In recent decades, the advancements in layer-by-layer (LBL) assembly technology have provoked increasing interest in the preparation of multilayer polyelectrolyte membranes with excellent performance. In the current study, a novel nanofiltration (NF) membrane was prepared by pressure-driven layer-by-layer (LBL) assembly of polyethylenimine (PEI) and polyacrylicacid (PAA) on a porous substrate with chemical crosslinking. The effect of deposition pressure on separation performance of the prepared membranes was studied. The surface morphology, hydrophilicity and the charge property of the dynamically-deposited membranes were compared with those prepared by static adsorption. The characterization results showed that dynamic deposition process resulted in a smoother membrane surface with improved hydrophilicity. The mechanism of water-path formation was proposed to interpret the effect of pressure on the membrane performance. Glutaraldehyde (GA) was used as a crosslinker to reduce the number of polyelectrolyte bilayers for obtaining good separation performance. The rejections of different inorganic salts of the dynamically-deposited NF membrane were also investigated. Full article
(This article belongs to the Special Issue Mass Transfer in Membranes)
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Open AccessArticle Performance of Void-Free Electrospun SPEEK/Cloisite as a Function of Degree of Dispersion State on Nanocomposite Proton Exchange Membrane for Direct Methanol Fuel Cell Application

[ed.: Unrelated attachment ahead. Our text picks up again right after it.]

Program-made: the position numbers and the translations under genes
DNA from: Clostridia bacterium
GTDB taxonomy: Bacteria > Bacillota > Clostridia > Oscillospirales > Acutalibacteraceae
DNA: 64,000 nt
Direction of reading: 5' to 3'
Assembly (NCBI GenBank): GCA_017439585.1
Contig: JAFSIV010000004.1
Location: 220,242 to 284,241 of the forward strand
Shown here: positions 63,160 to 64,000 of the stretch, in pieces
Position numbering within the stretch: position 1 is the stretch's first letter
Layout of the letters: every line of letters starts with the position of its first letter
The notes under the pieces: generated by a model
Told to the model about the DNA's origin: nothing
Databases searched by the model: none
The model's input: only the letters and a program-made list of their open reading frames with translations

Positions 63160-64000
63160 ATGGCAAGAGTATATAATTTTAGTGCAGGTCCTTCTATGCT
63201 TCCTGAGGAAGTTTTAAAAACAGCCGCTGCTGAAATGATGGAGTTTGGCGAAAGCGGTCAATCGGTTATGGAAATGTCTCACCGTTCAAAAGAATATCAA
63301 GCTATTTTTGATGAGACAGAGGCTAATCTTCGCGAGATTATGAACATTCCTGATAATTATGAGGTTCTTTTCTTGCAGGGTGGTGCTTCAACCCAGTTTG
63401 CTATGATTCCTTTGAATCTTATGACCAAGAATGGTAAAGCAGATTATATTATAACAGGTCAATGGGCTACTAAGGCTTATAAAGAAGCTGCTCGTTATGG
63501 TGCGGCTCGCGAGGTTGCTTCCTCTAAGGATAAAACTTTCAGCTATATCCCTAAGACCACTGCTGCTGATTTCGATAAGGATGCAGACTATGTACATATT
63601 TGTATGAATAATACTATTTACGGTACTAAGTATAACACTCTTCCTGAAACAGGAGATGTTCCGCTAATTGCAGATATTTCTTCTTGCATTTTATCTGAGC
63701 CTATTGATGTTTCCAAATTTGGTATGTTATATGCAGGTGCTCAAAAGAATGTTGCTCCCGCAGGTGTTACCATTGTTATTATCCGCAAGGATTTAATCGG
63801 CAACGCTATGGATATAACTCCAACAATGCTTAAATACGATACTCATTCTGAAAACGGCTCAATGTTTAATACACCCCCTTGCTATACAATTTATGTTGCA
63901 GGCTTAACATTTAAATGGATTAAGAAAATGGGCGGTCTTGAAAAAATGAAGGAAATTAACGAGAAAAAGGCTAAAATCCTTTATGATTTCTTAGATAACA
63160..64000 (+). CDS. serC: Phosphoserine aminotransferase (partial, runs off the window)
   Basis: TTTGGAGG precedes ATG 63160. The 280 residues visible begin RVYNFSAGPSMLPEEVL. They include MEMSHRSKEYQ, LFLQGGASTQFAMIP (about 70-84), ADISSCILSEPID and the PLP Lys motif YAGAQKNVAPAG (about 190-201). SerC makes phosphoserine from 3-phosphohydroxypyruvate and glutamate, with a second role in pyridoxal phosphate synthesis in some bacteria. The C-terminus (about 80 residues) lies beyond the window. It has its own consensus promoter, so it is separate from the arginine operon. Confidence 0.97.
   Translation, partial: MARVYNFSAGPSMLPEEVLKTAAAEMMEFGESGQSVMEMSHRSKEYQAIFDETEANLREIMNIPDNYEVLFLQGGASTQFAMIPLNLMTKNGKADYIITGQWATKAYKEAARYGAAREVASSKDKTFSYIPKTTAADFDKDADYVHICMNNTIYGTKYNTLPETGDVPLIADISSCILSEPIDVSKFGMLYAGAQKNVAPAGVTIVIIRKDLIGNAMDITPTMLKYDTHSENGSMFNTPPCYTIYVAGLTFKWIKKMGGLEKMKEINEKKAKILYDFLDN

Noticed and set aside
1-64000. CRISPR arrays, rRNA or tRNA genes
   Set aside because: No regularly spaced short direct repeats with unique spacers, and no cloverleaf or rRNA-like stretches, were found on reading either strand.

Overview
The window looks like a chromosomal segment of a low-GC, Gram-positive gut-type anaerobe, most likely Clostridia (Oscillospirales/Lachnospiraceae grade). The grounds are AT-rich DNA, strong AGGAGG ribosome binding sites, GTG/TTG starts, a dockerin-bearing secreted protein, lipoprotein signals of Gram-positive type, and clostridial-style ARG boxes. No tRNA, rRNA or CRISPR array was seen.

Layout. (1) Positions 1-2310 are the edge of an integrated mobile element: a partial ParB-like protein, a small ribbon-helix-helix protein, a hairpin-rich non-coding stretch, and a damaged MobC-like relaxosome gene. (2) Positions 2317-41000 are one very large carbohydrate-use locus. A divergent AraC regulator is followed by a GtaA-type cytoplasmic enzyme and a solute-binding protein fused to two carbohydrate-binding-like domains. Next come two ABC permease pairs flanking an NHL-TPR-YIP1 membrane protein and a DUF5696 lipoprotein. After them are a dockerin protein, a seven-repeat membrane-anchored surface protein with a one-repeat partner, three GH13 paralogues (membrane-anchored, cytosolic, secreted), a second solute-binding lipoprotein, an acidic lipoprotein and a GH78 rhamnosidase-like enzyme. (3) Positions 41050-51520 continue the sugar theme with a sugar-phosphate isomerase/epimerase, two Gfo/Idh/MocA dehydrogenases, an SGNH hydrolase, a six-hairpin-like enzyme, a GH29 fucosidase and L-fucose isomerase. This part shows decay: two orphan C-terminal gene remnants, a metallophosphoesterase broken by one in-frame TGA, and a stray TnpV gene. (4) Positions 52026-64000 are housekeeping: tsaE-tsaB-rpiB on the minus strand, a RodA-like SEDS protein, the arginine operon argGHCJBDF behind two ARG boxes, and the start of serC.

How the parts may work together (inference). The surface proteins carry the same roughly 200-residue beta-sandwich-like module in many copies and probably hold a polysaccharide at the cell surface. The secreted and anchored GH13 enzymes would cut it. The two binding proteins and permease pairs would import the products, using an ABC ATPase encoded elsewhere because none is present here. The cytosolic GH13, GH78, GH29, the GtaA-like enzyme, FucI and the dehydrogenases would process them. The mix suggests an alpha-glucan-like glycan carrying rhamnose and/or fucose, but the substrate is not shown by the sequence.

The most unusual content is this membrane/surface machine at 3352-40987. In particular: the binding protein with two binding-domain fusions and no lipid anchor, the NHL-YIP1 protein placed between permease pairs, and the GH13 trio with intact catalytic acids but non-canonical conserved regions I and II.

Received: 12 September 2018 / Revised: 2 December 2018 / Accepted: 3 December 2018 / Published: 2 January 2019
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Abstract
One of the main problems in direct methanol fuel cell (DMFC) application is methanol crossover. In order to solve the problem, an exfoliated void-free electrospun Sulfonated Poly(Ether Ether Ketone) (SPEEK)/cloisite nanocomposite membrane was developed. The membrane was prepared by immersing electrospun SPEEK/cloisite fiber [...] Read more.
One of the main problems in direct methanol fuel cell (DMFC) application is methanol crossover. In order to solve the problem, an exfoliated void-free electrospun Sulfonated Poly(Ether Ether Ketone) (SPEEK)/cloisite nanocomposite membrane was developed. The membrane was prepared by immersing electrospun SPEEK/cloisite fiber mats onto incomplete solidified SPEEK polymer matrix. A well dispersed and reduction size of cloisite particles that ranges from 0.29–0.39 µm was observed by using Scanning Electron Microscopy Analysis (SEM) and Atomic Force Microscope (AFM). The effect of the morphology of the composite membrane in terms of degree of dispersion state of the Cloisite on the membrane performance was discussed. SP/e-spunCL15 with fully exfoliated structure exhibited the highest performance as compared to other tested membranes and Nafion® 115 with current density of 1042.2 mAcm−2 and power density of 1.18 mWcm−2. Improved morphological, dimensional change properties, and performance assigned to well-dispersed cloisite15A induced by the electrospinning technique make the membranes more efficient for direct methanol fuel cell applications. Full article
(This article belongs to the Special Issue Mass Transfer in Membranes)
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Open AccessArticle Preparation of PVA-Based Hollow Fiber Ion-Exchange Membranes and Their Performance for Donnan Dialysis
Received: 28 November 2018 / Revised: 16 December 2018 / Accepted: 18 December 2018 / Published: 2 January 2019